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Nigerian Democracy Requires More Touch
Democracy Requires More Touch. Thirteen years into democratic governance after the military handed over political power to elected civilians in 1999, Democracy in Nigeria has been going through a seriously difficult gestation period.
The transition from dictatorial, authoritarian and autocratic, punitive military rule that existed for over 30 years into democratically elected political dispensation which we know today is yet to substantially change the fortunes of our people.
Gestation in terms of Democracy means new birth, a free country with a legitimately elected president, state governors, legislators, (Reps, Senators Assembly members, councilors) and local government chairmen. A nation of citizens safe and secured that their land is a shelter, not a threat, where its military forces remain in their stations, where the leadership includes the educated and the youth, where social, economic, scientific, technological development are achieved.
Nigeria has become an unhealthy model of democracy, which is supposed to be government of the people, by the people, for the people. Hardly is this definition or perception of Democracy seen as being applicable in our country.
The myth surrounding Democracy when the people waged a bitter, fratricidal struggle to get the soldiers return to barracks with hope of a better life afterwards, has been shattered.
Elections are always disputed because of inherent electoral malpractices, rigging and manipulation of votes that had ridiculed democracy, making the country a laughing stock among many other nations in the world.
To a considerable extent, votes don’t count any longer in Nigerian democracy. One man, one vote is an empty slogan. Leaders are elected often without genuine and honest mandate of the people. Political godfatherism, money bags, ethnic and religious bigots have trampled on the electorate, virtually rendering them impotent and ineffective in choosing their leaders through the ballot box. Some of the prominent military functionaries resurfaced under Democracy to occupy vital political offices such as the president, governor, senate presidency, sharing in the spoils of legislative and executive offices. Politics degenerated to an all comers business as public office became the last refuge of the incompetent – all in the name of democracy.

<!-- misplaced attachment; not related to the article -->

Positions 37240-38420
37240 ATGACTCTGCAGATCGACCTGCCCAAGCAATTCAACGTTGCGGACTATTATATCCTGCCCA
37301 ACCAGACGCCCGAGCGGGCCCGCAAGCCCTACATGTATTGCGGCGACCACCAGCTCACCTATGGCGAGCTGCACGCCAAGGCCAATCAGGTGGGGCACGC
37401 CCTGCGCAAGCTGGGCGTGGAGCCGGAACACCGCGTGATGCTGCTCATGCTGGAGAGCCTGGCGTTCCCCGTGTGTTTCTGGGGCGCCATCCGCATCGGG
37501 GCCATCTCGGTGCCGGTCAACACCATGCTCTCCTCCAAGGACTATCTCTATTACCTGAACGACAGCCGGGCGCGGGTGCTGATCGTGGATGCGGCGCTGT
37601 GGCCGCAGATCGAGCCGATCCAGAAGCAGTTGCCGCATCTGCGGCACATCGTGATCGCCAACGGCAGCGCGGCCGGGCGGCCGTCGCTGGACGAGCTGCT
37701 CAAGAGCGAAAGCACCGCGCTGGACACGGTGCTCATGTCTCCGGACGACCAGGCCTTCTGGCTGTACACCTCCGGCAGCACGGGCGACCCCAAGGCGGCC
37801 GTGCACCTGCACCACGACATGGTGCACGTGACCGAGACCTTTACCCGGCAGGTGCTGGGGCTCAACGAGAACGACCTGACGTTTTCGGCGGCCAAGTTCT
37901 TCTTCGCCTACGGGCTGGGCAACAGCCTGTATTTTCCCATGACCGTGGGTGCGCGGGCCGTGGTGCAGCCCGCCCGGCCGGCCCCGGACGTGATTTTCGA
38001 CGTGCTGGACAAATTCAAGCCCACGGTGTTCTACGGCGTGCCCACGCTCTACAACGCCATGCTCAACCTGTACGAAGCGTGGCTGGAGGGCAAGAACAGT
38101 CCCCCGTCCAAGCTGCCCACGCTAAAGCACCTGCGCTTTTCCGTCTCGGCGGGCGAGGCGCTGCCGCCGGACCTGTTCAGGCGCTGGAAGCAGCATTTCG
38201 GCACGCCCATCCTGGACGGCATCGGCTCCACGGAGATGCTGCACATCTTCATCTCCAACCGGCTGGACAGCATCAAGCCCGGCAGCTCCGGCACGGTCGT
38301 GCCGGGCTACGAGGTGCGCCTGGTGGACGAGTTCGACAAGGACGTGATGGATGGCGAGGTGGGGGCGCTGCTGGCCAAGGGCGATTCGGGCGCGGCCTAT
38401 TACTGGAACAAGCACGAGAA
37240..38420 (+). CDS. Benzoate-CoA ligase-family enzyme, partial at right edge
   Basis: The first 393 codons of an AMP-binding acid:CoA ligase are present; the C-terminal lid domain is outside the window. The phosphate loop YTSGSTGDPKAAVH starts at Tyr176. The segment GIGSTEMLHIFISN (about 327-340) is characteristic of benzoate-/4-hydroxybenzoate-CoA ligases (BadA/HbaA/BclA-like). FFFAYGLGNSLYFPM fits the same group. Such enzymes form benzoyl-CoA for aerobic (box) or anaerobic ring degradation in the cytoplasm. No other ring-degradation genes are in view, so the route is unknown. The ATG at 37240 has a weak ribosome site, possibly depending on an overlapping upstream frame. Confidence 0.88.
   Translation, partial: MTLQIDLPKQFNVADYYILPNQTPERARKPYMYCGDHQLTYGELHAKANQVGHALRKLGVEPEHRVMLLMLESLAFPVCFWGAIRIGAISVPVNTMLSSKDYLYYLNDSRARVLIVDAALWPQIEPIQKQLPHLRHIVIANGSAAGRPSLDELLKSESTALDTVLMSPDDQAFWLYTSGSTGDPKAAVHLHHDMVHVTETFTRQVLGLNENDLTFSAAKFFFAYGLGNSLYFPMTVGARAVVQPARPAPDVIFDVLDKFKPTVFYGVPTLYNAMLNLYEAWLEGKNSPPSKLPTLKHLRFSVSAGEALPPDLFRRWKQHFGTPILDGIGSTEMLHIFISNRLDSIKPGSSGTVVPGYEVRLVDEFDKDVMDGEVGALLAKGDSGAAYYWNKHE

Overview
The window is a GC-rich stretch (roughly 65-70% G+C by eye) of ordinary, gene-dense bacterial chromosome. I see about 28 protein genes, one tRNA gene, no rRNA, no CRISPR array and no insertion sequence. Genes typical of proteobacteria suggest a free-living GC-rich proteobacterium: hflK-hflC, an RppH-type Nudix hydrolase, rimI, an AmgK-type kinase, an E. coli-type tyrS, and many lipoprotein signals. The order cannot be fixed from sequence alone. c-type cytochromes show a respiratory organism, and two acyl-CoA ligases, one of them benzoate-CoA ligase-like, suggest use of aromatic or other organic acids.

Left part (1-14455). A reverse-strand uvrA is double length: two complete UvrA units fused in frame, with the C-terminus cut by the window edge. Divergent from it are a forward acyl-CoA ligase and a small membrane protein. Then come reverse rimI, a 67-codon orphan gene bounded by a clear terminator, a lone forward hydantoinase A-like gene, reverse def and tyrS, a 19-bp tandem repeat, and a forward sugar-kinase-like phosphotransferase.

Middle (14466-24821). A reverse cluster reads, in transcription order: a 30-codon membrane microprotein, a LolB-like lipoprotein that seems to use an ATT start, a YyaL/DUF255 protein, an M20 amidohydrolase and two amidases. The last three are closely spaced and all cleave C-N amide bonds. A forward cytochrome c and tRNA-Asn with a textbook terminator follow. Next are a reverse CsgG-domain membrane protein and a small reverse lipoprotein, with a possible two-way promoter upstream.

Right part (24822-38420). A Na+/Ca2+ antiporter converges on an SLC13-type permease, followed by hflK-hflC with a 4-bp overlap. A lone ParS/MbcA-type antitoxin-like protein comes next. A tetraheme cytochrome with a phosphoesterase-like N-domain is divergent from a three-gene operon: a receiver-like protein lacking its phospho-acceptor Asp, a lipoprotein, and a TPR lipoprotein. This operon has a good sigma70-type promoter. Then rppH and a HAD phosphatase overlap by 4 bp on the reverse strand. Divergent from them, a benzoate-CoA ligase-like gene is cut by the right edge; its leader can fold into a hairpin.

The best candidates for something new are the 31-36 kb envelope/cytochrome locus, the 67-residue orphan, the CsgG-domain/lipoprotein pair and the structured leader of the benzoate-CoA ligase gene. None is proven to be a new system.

As pointed out by Socrates, the great philosopher, “no man undertakes a trade he has not learned, even the meanest; yet everyone thinks himself sufficiently qualified for the hardest of all trades – that of government.” This aptly applies to what is happening in our country at the moment.
Poverty, hunger, deprivation and illiteracy have compelled many people to trade their votes, counted or not, for a mesh of porridge. Politicians come out with all kinds of subterfuge, bribery and corruption to acquire political power and amass personal wealth at the expense of development of the nation. Public service has been jettisoned for private accumulation of public wealth. As they cast a longing eye on public political office, then a rottenness begins in their conduct and character.
It was former President Olusegun Obasanjo, who ruled Nigeria for eight years like an Imperial Emperor under the PDP platform who said that election is a “do or die affair.” Existing political parties have neither carefully worked out, implementable manifesto, programme or stipulated agenda for the development of our nation and the welfare or well being of citizens.
Democracy is being practised upside down in Nigeria with emphasis on how to selfishly accumulate the common wealth, dominated by greed, nepotism, avarice, ethnicism, and reckless plundering of the national treasury.
Our experience of Democracy since return to civil rule seemed not follow the cherished dogma that Democracy is the belief (practically) in freedom and equality between people or a system of government based on such belief in which political power is either held by truly elected representatives or directly by the people themselves.